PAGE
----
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ROSE DOWNWIND CASE: Rossbach appears in court; attorney challenges probable cause

BEMIDJI—An attorney for a Bemidji man charged for his alleged role in the October death of Rose Downwind is challenging the probable cause against his client.

Kassius Benson is the attorney for Brandon Rossbach, 31, who has been charged with aiding an offender, which carries a maximum of 20 years in prison.

During a contested omnibus hearing Tuesday, Benson also made a motion to suppress four search warrants used in the investigation.

Tuesday's hearing before Judge Paul Benshoof comes about a month after Marchello Cimmarusti, 40, pleaded guilty to the charge of second-degree intentional murder and named Rossbach as one of the individuals who assisted in disposing of Downwind's body.

Rossbach was arrested Dec. 9 after Cimmarusti turned himself in and told investigators about Downwind's death and how Rossbach and Christopher Davis, 27, of St. Paul, were involved in what happened to her body.

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While entering a guilty plea April 18, Cimmarusti was again questioned about the events leading to Downwind's death on Oct. 20. Cimmarusti told the court he had gotten into an argument with Downwind, his ex-girlfriend and mother of five children, at his home at 101 Stoner Ave. in south Bemidji.

Cimmarusti said the argument turned violent and he put his hands around Downwind's neck and pushed her against the basement door in the house. Cimmarusti then said the next thing he remembered is standing at the top of the stairs and Downwind being on the basement floor.

After Downwind's death, Cimmarusti said he contacted his friend Davis and asked him for help. Davis agreed and drove from St. Paul to Bemidji and checked on Downwind's body when he arrived at the house. Cimmarusti said Davis then left and returned with Rossbach, who Cimmarusti said he's known for about nine years.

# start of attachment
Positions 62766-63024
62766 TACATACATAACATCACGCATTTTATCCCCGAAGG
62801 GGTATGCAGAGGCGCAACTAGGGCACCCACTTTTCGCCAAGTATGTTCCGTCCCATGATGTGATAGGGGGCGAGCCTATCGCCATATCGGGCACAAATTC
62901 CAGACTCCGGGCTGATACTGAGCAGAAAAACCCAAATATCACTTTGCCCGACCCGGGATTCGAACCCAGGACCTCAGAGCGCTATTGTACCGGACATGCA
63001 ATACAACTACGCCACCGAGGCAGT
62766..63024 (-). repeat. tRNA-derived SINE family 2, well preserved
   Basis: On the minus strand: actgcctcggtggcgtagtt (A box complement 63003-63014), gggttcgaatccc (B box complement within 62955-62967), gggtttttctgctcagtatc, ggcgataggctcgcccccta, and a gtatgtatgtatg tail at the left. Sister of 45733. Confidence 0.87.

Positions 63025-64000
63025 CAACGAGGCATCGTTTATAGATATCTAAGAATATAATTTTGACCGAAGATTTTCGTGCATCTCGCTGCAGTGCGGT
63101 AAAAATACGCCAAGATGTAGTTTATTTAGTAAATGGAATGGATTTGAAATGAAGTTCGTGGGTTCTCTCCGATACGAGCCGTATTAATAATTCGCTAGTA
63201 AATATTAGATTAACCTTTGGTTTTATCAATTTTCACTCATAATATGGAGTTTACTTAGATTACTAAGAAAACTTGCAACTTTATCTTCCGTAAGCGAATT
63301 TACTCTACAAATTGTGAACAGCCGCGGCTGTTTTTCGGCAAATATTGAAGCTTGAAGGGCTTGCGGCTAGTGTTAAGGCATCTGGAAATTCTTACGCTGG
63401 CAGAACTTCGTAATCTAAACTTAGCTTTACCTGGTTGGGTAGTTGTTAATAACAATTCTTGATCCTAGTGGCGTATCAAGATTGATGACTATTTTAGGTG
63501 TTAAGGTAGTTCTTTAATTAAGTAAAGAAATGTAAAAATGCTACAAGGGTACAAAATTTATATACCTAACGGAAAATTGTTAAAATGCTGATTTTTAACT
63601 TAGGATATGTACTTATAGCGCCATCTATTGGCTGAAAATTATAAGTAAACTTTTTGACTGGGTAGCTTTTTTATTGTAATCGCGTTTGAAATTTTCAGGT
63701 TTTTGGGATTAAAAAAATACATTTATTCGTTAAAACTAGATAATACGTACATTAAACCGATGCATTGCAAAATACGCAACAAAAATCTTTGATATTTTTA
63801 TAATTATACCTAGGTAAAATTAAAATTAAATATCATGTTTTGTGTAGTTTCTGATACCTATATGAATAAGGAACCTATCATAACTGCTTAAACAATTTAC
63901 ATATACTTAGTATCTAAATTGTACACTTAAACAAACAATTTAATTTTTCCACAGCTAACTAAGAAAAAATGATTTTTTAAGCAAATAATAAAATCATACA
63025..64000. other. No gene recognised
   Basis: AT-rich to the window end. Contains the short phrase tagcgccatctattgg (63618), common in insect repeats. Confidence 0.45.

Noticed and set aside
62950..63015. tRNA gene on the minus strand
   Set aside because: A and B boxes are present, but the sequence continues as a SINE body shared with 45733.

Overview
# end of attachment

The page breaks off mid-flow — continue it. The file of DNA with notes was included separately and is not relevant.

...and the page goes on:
During the time Rossbach was with Davis, security footage from Wal-Mart showed the two men buying Styrofoam items, according to court documents. Cimmarusti said these products were with the two men when they came back to his residence.

Cimmarusti said he and Davis brought Downwind's body from the basement to his SUV and that Davis loaded the Styrofoam items and a gas can into the back of the vehicle. The three men then drove to an area just off State Highway 89 northwest of Bemidji.

Cimmarusti and Davis dug a hole at the site and placed Downwind's body along with the Styrofoam products in before lighting a fire with the gasoline at about 2 a.m. on Oct. 21, Cimmarusti said. After about two hours, Cimmarusti said he and Davis put dirt and branches over the site to cover the body.

According to Cimmarusti, Rossbach said "no matter what, the evidence would be circumstantial, so deny everything." Cimmarusti also told the court that Rossbach offered to give him a medication called diazepam to take before talking to detectives to appear calm.

After pleading guilty, Cimmarusti was ordered to serve 35 years in prison and sentencing is scheduled for Oct. 28.

At Tuesday's hearing, the state called Minnesota Bureau of Criminal Apprehension agent Don Newhouse to the stand and had him confirm the Wal-Mart security images and a lab report that showed plastic material used in Styrofoam products was recovered from where Downwind's body was burned and found.

Newhouse was also questioned by Benson on Tuesday about the number of statements Cimmarusti gave to law enforcement, including those that had been false. Newhouse acknowledged Cimmarusti had lied to detectives on multiple occasions.

The hearing concluded with Benshoof allowing the defense until June 3 to make final submissions regarding its challenging the probable cause and until June 7 for the state to address those submissions. Benshoof then has 90 days to make a decision on whether or not there's enough probable cause to move to a pre-trial and subsequent trial.

Davis, arrested in February in Waller County, Texas, has also been charged with aiding an offender and has a contested omnibus hearing scheduled for June 7.

Matthew Liedke

Matthew Liedke is the city, county and state government reporter for the Bemidji Pioneer. He also covers business, politics and financial news.

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